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Of Penguins and Chickpeas

A pantry staple pleasure from simpler times



Fifteen years ago, my husband and I visited New Zealand for the first time. One day we kayaked in the Kenepuru Sound, located in the country's South Island. It was a memorable day because, while paddling, I saw my first penguin: It was what's called a little penguin, a specimen of the smallest species, also called a blue penguin because of its plumage. (For the curious, adult little penguins are the only penguins with blue and white — instead of black and white — feathers.)

At the end of the kayaking tour, we spent a short time in the Portage Hotel. While waiting for our guide, I leafed through a coffee table book about New Zealand that included some recipes. One of them caught my attention, so I jotted it down, but had to leave before completing the transcription. As a result, I am unable to give proper credit for the original recipe, so I apologize to the unknown author. I am also not sure that my version is based on the complete original, since my notes, written on a scrap of paper, were hard to decipher by the time I went over them at the end of the day. In any case, my rendition works well — at least in my opinion.

Recently, as I was going through the list of articles I have written for this column, I realized that in the legume department I had not talked about chickpeas and decided to remedy that. Focus on a pantry staple happens to be particularly relevant for the times in which we are living.

My family and friends in Italy are in a nationwide lockdown, a historic first, due to COVID-19. As I write, Italians can go out to purchase food and medicines, though admission to grocery stores and pharmacies is regulated to avoid crowding inside and people in line outside must stay a minimum of 1 meter (3.3 feet) apart.

And now Humboldt County residents are ordered to shelter in place. Having extra non-perishable foods in the pantry is a generally good idea (we still live in earthquake country, for one thing). And now it's a necessity. Recipes like the one on this page offer a chance to make use of items bought to prepare for isolation or that may have been sitting on your shelves for a while.

I prefer to cook dried legumes from scratch rather than using canned ones. Cans, however, are good to have on hand for situations when cooking is not possible. I am a lover of tomatoes, particularly roasted tomatoes. When summer is only a memory or is still far into the future, fire-roasted canned tomatoes are my go-to solution. Dried fruit is also quite useful in the kitchen and dried apricots are a personal favorite.

In my rendition, I halved the amount of apricots, so the dish is not as sweet and there is more room for the flavors of cumin, onion and oregano to shine. You can serve the chickpeas with a side of polenta, particularly on days when the thermometer struggles to get to a reassuring number. Another suggestion for accompaniment (shown in the photo) is cauliflower with za'atar ("Dressing Up Roasted Cauliflower," April 11, 2019), a recipe I shared last year and a great favorite in our household. In the latter case, the ensemble is vegan.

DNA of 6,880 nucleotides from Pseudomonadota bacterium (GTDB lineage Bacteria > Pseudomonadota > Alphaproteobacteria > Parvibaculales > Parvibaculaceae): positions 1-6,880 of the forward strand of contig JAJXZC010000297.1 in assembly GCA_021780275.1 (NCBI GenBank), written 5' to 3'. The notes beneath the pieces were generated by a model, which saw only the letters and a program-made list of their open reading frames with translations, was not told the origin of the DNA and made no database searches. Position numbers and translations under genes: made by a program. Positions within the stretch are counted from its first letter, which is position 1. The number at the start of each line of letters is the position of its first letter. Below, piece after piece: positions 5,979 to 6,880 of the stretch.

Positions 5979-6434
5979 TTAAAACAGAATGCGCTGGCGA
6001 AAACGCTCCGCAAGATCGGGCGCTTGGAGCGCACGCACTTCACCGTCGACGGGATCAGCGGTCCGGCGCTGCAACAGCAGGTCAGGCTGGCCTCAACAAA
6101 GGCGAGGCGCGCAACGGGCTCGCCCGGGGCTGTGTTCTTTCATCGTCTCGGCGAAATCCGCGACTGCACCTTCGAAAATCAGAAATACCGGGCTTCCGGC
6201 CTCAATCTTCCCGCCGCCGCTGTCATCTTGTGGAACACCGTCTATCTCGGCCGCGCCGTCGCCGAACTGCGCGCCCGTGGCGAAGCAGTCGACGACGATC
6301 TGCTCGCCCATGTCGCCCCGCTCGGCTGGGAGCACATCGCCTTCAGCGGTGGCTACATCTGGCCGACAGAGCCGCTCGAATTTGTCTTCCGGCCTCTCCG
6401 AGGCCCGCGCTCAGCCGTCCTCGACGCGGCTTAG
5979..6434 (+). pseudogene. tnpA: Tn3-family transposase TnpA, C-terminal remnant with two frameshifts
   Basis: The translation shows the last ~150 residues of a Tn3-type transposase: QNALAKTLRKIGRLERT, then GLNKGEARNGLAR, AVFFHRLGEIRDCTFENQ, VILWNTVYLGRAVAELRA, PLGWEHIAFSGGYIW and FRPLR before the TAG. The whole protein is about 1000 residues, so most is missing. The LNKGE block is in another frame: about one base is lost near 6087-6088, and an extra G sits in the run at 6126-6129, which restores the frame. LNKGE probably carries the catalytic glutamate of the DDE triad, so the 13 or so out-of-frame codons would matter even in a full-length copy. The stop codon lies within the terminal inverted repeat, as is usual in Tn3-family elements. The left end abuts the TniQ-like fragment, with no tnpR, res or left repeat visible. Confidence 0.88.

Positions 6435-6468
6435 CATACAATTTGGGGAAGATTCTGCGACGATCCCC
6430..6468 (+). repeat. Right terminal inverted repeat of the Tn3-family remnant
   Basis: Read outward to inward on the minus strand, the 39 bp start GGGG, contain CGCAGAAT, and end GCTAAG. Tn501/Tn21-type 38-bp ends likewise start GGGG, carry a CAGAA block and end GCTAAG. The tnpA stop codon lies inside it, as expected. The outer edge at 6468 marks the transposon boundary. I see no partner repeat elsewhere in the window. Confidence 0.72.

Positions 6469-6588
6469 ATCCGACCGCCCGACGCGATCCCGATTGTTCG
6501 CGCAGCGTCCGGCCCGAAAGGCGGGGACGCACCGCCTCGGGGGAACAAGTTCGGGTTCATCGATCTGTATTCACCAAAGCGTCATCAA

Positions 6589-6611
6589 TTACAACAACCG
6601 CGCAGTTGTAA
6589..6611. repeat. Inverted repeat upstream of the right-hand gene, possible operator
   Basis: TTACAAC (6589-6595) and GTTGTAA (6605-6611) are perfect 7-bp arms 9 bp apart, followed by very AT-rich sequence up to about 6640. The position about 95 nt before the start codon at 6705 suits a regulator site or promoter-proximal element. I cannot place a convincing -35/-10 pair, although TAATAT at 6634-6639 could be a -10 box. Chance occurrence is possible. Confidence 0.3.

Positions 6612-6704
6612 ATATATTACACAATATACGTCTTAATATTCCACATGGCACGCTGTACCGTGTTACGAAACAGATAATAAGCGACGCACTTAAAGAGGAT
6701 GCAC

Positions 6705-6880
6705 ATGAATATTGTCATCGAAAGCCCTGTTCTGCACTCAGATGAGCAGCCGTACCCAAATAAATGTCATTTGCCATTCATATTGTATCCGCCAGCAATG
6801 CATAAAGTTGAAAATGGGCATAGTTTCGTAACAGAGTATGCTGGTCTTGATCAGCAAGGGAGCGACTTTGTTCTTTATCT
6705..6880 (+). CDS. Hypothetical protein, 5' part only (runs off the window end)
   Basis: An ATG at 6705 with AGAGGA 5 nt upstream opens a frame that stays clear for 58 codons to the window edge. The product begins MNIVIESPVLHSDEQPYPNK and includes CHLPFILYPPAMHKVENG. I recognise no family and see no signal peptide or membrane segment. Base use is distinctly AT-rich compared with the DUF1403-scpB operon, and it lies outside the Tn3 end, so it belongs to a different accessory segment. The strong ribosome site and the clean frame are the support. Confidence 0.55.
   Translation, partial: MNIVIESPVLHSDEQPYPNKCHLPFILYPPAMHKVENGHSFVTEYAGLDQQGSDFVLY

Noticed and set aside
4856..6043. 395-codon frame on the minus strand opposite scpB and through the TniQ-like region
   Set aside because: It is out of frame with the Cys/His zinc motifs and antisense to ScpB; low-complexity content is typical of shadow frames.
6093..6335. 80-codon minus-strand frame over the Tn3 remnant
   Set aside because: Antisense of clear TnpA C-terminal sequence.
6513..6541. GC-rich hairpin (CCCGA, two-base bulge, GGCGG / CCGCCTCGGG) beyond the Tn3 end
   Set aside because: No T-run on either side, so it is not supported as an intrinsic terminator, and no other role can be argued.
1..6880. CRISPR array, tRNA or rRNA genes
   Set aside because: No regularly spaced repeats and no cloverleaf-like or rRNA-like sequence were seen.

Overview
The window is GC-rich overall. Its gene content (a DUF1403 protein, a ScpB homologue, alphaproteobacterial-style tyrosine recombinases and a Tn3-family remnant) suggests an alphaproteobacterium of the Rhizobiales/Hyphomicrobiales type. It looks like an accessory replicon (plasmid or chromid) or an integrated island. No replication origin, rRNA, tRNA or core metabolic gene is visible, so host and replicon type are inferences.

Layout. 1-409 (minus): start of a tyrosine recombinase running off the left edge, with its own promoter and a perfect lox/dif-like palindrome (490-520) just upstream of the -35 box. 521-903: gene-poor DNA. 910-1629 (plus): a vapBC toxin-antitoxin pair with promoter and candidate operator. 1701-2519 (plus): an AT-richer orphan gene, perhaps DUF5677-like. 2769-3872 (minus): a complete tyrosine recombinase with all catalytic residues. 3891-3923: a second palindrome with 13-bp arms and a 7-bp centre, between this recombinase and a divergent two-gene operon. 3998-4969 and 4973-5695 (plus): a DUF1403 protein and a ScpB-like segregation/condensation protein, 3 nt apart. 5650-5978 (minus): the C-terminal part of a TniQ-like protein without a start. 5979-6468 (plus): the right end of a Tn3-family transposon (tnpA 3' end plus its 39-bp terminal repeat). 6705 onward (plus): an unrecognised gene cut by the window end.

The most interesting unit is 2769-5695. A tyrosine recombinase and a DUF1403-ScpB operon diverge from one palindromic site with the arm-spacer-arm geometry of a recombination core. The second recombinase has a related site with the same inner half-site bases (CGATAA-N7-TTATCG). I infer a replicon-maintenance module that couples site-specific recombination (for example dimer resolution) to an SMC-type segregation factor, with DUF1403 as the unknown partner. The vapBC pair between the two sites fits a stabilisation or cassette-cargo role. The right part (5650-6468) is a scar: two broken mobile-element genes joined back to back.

Chickpeas with Tomatoes and Dried Apricots

Serves 4-5. Dried chickpeas must be soaked 8-12 hours before cooking. The cooking method below is derived from Vegetarian Cooking for Everyone by Deborah Madison.


1 cup dried chickpeas

½ small onion, halved

2 sprigs fresh parsley

3 garlic cloves, peeled

1 bay leaf

1 4-inch piece of kombu (optional)

1 teaspoon sea salt

½ cup diced dried, unsulphured apricots

3 tablespoons extra-virgin olive oil

1 large onion (about ½ pound), chopped

1 ½ teaspoons ground cumin, preferably freshly ground from seeds toasted in a dry skillet until fragrant

1 teaspoon dried oregano

1 14.5 ounce can of fire-roasted crushed tomatoes

3 garlic cloves, minced

Fine sea salt, to taste

Rinse the dried chickpeas and place them in a bowl. Add enough cold water to cover them by 2 inches and soak for 8-12 hours.

Drain and rinse the chickpeas before placing them in a saucepan with 5 cups of fresh cold water. Bring to a boil for 10 minutes, skimming off any foam that forms on the surface. Lower the heat, add the onion, parsley, peeled garlic, bay leaf and optional kombu. Simmer, partly covered, until the chickpeas are almost tender, about 45 minutes. If some skins surface, skim them out. Add 1 teaspoon of salt and continue cooking until the chickpeas are completely tender but not mushy. Remove the aromatics and drain the chickpeas, reserving the cooking broth for other uses. If you are not preparing the dish right away, refrigerate the chickpeas in an airtight container until ready for use.

Place the diced dried apricots in a small bowl and cover them with warm water.

Warm up a cast-iron Dutch oven over medium heat and add the olive oil. Add the onion, stir, then sprinkle the cumin. Place the oregano on the palm of your hand and crush it with your fingers, then add it to the onion. Cook on low heat stirring often, until the onion is translucent. Drain the apricots, reserving the liquid. Add the chickpeas, tomatoes and apricots. Rinse the empty tomato can with ¼ cup of water (use the water drained leftover from the apricots plus more as needed) and pour the mixture into the pan.

Raise the heat to medium until the mixture starts bubbling, then lower the heat and simmer for 10-15 minutes, covered. Add the minced garlic and cook another 5 minutes, uncovered. Adjust the salt, then turn off the heat. Cover and keep warm until you are ready to serve — the sooner the better.

Simona Carini also writes about her adventures in the kitchen on her blog She prefers she/her pronouns.

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